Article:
If you’ve never heard of a toggle switch before now, chances are you’ve had your hands on plenty of these devices throughout the course of your life.
Your home’s light switches are operated by toggle switches, and these can typically be found throughout any modern home across the United States. But, what you might not realize is that your switches and outlets come in a few different forms and the internal wiring can be different depending on the device that they’re designed to operate.
If you’re a DIY enthusiast, and you’re planning on replacing, repairing, or otherwise removing any of your electrical switches or outlets around your home, there are a few things you should know in order to differentiate between these various types of electrical devices.
Here, we’ll define the different types of electrical devices present in your home.
Single Pole Switches
A single pole switch is by far the most common type of toggle switch found throughout modern homes in the United States. These are designed to operate a single device such as a light, receptacle, or any other device from one location only.
Single pole switches are also the most common switch to undergo wear and tear due to the constant on-off motion by occupants of the home. Often these can become discolored or loose over time, and when this happens it could cause a hazard.
If you hear a popping noise or see any sparks when operating your switches, the first thing you need to do is to cut the power off to that room from the breaker control box. After you’ve cut the power, it’s time to call a certified electrician.
Electrical contractors are well trained to replace broken or faulty switches. These individuals are required by your state to obtain an electrical contractor’s license in order to work or offer services in your community, and this means that they can perform these repairs safely and efficiently. Usually, continuing education courses are required for license renewal.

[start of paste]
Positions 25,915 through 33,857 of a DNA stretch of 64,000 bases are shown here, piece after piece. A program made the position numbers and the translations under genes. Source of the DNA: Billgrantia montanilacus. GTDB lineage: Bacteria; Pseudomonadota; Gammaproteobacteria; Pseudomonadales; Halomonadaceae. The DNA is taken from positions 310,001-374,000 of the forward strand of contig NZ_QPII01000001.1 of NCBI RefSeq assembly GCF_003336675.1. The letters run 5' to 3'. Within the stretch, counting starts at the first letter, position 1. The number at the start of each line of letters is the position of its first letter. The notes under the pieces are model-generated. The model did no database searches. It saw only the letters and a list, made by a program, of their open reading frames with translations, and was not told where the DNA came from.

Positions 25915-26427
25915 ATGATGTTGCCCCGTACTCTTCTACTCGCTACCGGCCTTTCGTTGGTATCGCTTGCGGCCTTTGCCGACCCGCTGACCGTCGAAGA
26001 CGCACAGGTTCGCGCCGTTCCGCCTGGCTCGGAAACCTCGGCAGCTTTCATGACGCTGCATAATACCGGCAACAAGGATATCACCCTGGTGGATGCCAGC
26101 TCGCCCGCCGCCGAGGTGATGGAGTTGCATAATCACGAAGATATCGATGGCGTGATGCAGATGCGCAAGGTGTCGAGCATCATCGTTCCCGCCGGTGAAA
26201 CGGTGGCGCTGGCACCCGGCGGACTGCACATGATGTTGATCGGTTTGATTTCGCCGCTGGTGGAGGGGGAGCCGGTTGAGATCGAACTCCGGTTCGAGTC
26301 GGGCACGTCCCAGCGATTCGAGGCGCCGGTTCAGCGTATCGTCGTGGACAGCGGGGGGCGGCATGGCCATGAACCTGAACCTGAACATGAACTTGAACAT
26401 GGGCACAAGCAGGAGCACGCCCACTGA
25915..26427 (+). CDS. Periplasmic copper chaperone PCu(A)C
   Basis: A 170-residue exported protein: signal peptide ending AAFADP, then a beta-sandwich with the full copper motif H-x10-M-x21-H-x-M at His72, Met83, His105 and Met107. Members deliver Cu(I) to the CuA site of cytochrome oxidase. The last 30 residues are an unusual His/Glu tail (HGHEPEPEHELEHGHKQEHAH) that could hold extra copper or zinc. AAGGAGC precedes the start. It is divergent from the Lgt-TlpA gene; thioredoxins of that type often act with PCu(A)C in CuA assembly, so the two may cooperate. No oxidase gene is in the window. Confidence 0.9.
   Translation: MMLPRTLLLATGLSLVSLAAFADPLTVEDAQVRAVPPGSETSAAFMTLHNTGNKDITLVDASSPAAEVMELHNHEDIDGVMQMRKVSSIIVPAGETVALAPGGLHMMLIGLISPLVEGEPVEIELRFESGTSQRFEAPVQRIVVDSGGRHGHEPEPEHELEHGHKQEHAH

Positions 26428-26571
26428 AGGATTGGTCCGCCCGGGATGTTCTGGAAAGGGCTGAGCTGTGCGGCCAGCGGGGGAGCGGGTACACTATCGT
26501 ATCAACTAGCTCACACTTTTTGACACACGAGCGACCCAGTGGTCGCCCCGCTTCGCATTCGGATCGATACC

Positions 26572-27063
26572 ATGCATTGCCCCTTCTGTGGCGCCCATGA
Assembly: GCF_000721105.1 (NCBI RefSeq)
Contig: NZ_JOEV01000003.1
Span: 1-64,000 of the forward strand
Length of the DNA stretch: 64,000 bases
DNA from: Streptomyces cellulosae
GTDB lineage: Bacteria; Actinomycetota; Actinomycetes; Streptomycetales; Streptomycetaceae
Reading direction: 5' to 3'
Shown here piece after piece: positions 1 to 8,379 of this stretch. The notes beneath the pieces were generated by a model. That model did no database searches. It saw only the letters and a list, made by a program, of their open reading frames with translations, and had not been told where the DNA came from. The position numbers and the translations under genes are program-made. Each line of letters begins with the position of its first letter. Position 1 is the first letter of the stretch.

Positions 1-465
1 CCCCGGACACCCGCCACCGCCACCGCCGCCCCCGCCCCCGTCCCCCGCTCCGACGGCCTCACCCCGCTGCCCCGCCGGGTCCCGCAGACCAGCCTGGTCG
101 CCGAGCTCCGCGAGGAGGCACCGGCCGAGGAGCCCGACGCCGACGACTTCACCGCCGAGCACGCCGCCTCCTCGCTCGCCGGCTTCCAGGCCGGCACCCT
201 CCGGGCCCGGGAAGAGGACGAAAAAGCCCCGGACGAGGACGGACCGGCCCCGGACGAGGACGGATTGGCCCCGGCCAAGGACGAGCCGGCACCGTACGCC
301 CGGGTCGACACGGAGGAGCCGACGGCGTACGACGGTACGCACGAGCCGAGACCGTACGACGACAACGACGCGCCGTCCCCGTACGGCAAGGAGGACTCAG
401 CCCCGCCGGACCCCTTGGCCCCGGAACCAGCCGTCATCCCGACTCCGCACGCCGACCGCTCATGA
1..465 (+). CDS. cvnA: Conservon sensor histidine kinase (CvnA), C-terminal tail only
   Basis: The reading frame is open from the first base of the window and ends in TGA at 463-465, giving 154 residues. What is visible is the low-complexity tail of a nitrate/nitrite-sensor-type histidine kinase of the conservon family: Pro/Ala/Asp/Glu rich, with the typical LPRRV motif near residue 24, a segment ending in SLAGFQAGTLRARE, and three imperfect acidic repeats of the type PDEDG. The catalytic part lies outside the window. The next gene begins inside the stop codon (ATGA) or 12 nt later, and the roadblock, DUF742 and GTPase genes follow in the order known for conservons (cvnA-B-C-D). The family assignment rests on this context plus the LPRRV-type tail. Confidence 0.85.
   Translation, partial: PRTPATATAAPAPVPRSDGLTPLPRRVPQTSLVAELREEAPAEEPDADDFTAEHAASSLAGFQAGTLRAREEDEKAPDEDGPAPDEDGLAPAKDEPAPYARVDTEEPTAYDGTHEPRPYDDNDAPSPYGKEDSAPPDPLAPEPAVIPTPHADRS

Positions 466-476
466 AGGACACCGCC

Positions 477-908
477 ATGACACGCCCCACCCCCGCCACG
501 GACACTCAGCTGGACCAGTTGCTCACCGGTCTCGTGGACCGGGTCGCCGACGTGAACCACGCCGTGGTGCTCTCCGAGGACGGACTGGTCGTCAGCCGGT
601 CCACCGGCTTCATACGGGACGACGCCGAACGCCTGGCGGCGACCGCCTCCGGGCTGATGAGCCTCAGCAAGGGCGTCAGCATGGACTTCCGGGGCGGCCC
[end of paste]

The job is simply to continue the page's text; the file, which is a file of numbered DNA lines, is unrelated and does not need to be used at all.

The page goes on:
A 120-volt receptacle (outlet) is the most common form of electrical outlet found across North America, and these outlets haven’t changed at all since their adoption for standard use in the 1950s. These are the outlets found in the oldest of buildings, even in Madison Square Gardens which was built in the 19th century.
The 120-volt receptacle is characterized by its two parallel, vertical prong outlets with a circular ground component. Like your single pole switch, the 120-volt outlet can undergo wear and tear over time especially from the continuous in-out motion from inserting and removing plugs around the home.
Often, these outlets become worn. They can chip or become loose. And, when this happens, it presents a hazard to you and to any of the occupants in your home.
While you can disassemble the outlet when the power is disconnected, this is another project that should be outsourced to an electrician due to the intricate wiring present behind the receptacle.
Remember, when in doubt, call an expert and have them figure it out.
The 220-volt outlet is another of the most common outlets found across the United States. These are often considered to be the most powerful outlets found within the home, and some of them are 3-prong while others are 4-prong.
A 220-Volt outlet is used primarily for large appliances that can’t operate on the lower 120-volt outlets. These appliances are typically, ovens, driers and other high powered appliances that are found in the common household.
The nature of a high-voltage outlet makes them extremely dangerous, especially if they become loose or faulty. Additionally, many drier manufacturers have outfitted their appliances with a 4 or 3 prong plug. When you move into a home, many homeowners find that they have to change the plug on the drier to fit the receptacle.
No matter what sort of work you’re doing around the house, it’s a good practice to get into to take note of your switches and receptacles. If you notice anything out of the ordinary or anything that looks unsafe, play it safe and call your electrical contractor immediately.